Lifestyle Tips

How to Avoid Burnout

Last week, we took a much needed break to Puerto Rico to escape the long Canadian winter. We didn't go to just drink margaritas by the pool or get a sunburn on the beach; it was an important opportunity to renew!

Coincidentally, we also received a fantastic email from our coach, Mark Fisher, owner of North America's most successful gym. He discussed self-renewal - why it's not just about vacations, and why it's so important for it to be regularly scheduled.

We couldn't have written it any better, so he let us share it with you...

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"While anyone can benefit from taking renewal seriously, parents and leaders in particular face something called “power stress.” This is a particular type of stress experienced by those who feel responsibility for others. It can expedite burnout for those who don’t take the time to “refill their cup.”

Furthermore, renewal can’t effectively be “saved up” for the weekend. By thinking critically about which of the four renewal activities light you up, you can start to be disciplined about making sure you have time for it in your weekly calendar.

Remember, renewal is different than physical rest. They both matter.

According to Dr. Richard Boyatzis, you need to consider four key areas:

  • Hope - a feeling of forward-looking optimism towards the future

  • Compassion - connecting with other people

  • Mindfulness - being aware and in the present moment; meditation, walking in nature, prayer, etc.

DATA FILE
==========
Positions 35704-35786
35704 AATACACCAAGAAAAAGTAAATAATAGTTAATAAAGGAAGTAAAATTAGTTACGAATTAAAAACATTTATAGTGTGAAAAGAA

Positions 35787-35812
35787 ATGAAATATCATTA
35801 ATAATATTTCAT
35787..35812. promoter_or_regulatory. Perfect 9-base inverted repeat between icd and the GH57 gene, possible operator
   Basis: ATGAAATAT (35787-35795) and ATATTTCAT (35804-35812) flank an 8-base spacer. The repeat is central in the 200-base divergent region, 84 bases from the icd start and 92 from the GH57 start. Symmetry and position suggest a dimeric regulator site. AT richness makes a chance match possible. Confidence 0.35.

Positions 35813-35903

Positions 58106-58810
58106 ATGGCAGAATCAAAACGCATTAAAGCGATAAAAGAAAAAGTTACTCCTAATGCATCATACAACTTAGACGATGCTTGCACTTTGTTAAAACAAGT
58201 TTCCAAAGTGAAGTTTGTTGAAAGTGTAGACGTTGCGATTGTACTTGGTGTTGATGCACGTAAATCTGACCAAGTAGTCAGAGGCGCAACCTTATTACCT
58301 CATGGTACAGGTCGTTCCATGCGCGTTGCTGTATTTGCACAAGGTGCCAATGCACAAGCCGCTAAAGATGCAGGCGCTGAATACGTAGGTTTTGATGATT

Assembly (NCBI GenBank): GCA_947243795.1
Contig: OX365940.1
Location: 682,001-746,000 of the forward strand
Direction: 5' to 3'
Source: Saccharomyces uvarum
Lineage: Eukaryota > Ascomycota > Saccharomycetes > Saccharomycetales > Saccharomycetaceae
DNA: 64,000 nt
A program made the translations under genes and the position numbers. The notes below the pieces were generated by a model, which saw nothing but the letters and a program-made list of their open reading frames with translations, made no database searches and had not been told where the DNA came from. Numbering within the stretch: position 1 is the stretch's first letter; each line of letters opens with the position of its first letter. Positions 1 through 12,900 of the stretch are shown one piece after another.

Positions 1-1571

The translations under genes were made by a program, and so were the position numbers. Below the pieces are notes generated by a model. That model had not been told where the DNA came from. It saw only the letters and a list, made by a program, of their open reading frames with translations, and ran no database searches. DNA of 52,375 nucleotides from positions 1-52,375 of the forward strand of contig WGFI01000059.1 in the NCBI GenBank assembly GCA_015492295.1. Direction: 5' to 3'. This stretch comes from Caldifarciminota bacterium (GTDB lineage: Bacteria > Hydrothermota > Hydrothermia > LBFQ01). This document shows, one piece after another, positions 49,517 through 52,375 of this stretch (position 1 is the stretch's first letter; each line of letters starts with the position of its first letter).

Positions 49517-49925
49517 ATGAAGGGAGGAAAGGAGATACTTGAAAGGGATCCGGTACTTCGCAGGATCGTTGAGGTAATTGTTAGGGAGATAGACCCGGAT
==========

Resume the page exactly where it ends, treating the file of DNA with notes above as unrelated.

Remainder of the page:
• Play - having fun and being joyful; humor

Each of us will get more or less “juice” from each of the four activities, so considering your personal preferences is important.

Additionally, some activities do crossover from “physical self-care” to “emotional self-care.” Low-intensity exercise (mindfulness, play) and meditation (mindfulness) are both great examples.

In addition to the list above, gratitude is another important renewal strategy. Creating small habits and rituals around daily gratitude is a powerful tool for keeping your “mind right.” This is important because modern brains have inherited something called “Negativity Bias.” The theory is that our ancestors were successful at surviving precisely because they were good at thinking about, identifying, and solving/ working around threats.

Although there’s debate about how strongly “negative” thoughts overpower “positive” thoughts, most social scientists put the number somewhere between three times to seven times.

Since the nature of your life often requires identifying, thinking about, and solving problems, creating daily gratitude habits can be a powerful source of renewal.

Regardless of which activities you choose, it’s important to emphasize the ones that truly fill your cup, and then have the discipline to regularly execute these activities.

If you find renewal by connecting with hope, it’s going to be very hard emotionally to justify taking time to daydream and spend time “visioning” on a regular basis. Nonetheless, this is exactly what you must do if you truly want to be a master of your time.

Like your core self-care habits, such as training and making good nutrition choices, renewal activities are the equivalent of putting your own oxygen mask on first if the cabin loses pressure while on an airplane.

If you don’t take care of yourself first, you’ll find you’re unable to effectively take care of anyone else as you spiral into burnout."